Georgia Senate seeks bigger raises for nurses, prison guards
Georgia state senators want prison guards and school nurses to get larger raises and want to set aside a big chunk of money to cover the state’s share of an upcoming federal transportation program.
Those are among the changes the Senate Appropriations Committee made Monday as it passed a revised budget for the year ending June 30. House Bill 910 moves to the state Senate for more debate.
The bill already includes $5,000 pay boosts for university and state agency employees, $2,000 bonuses to teachers and $1,000 bonuses to other K-12 workers including school bus drivers, part-time employees and cafeteria workers. It also restores $383 million to the state’s K-12 funding formula that had been cut when lawmakers feared revenue decreases at the beginning of the COVID-19 pandemic.
Beyond the spending, the document also earmarks $1.6 billion for state income tax rebates. A separate bill to actually pay those rebates is pending in the House.
On top of the $5,000 raise for state employees, the Senate plan would add another $4,000 in raises for guards in the state’s prisons and juvenile justice detention centers. The additional amount would cost nearly $8 million and would take effect April 1, like the underlying raise for all employees.
Senate Appropriations Committee Chairman Blake Tillery, a Vidalia Republican, said prison and juvenile justice employees would not get a chunk of the money as a bonus, unlike the plan for the $5,000 base raise. There, state and university employees who have been on the payroll since July 1 will get a $3,750 bonus for time worked through March 30, and a $1,250 pay raise over the remaining three months of the year.
Senators also added $2 million to give school nurses $2,000 bonus payments, instead of the $1,000 bonus payment proposed by the governor and the House. Tillery said senators wanted to maintain pay parity between nurses and teachers.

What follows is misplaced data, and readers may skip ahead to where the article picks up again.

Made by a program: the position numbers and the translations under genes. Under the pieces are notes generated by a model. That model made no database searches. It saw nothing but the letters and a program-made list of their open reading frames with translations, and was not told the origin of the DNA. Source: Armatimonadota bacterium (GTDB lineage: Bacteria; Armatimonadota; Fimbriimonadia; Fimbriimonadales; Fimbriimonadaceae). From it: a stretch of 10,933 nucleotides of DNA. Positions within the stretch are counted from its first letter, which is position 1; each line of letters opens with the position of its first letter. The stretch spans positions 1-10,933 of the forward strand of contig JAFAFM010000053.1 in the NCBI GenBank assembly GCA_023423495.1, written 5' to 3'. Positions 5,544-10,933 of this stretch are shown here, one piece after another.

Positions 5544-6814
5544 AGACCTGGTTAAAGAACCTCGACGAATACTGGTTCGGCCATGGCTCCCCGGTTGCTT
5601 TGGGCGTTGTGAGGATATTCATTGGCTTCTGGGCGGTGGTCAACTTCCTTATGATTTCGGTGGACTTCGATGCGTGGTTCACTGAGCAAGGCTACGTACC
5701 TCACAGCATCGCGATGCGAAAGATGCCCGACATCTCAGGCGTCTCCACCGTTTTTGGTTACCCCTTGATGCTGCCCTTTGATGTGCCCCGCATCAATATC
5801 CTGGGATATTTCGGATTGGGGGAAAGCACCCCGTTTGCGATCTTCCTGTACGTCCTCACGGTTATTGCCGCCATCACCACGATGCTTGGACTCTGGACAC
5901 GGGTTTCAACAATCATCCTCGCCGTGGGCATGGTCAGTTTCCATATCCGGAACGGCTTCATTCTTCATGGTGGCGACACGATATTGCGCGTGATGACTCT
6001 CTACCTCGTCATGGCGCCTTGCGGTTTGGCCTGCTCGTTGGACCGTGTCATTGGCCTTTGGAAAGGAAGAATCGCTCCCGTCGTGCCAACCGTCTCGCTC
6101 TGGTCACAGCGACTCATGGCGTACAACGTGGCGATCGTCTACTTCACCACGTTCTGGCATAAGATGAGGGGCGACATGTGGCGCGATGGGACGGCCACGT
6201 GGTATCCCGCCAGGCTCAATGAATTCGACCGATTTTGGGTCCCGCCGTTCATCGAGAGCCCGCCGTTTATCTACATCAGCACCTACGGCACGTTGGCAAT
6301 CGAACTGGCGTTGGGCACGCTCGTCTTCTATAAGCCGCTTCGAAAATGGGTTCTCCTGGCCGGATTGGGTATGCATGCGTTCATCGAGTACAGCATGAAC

Using money it saved elsewhere in the budget, the Senate would set aside nearly $190 million to cover the 20% state match for the federal Infrastructure Investment and Jobs Act. Tillery said state lawmakers are not sure when the state will need the money, but said it makes sense to set aside funds now when the state has plenty of money.
This year is seeing a huge burst of spending even as Kemp and lawmakers face reelection later this year, thanks to bountiful state tax collections. A $2.35 billion surplus was left at the end of the 2021 budget even after filling the state’s savings account to its legal limit of $4.3 billion. That led the House to agree with Kemp’s plan to give $1.6 billion in tax rebates in April — $250 to every single person filing state income taxes, $375 to every single person heading a household and $500 to married people filing jointly.
The Senate would spend $37 million more on Medicaid and the PeachCare program for children to pay more for positive health care outcomes.
The Senate plans also continue a trend that began in the House of spending cash on construction projects and equipment purchases that the state would normally finance through borrowing. The Senate would spend $20 million for rural downtown development grants and direct universities to spend $30 million of their own money on building projects instead of using state money.
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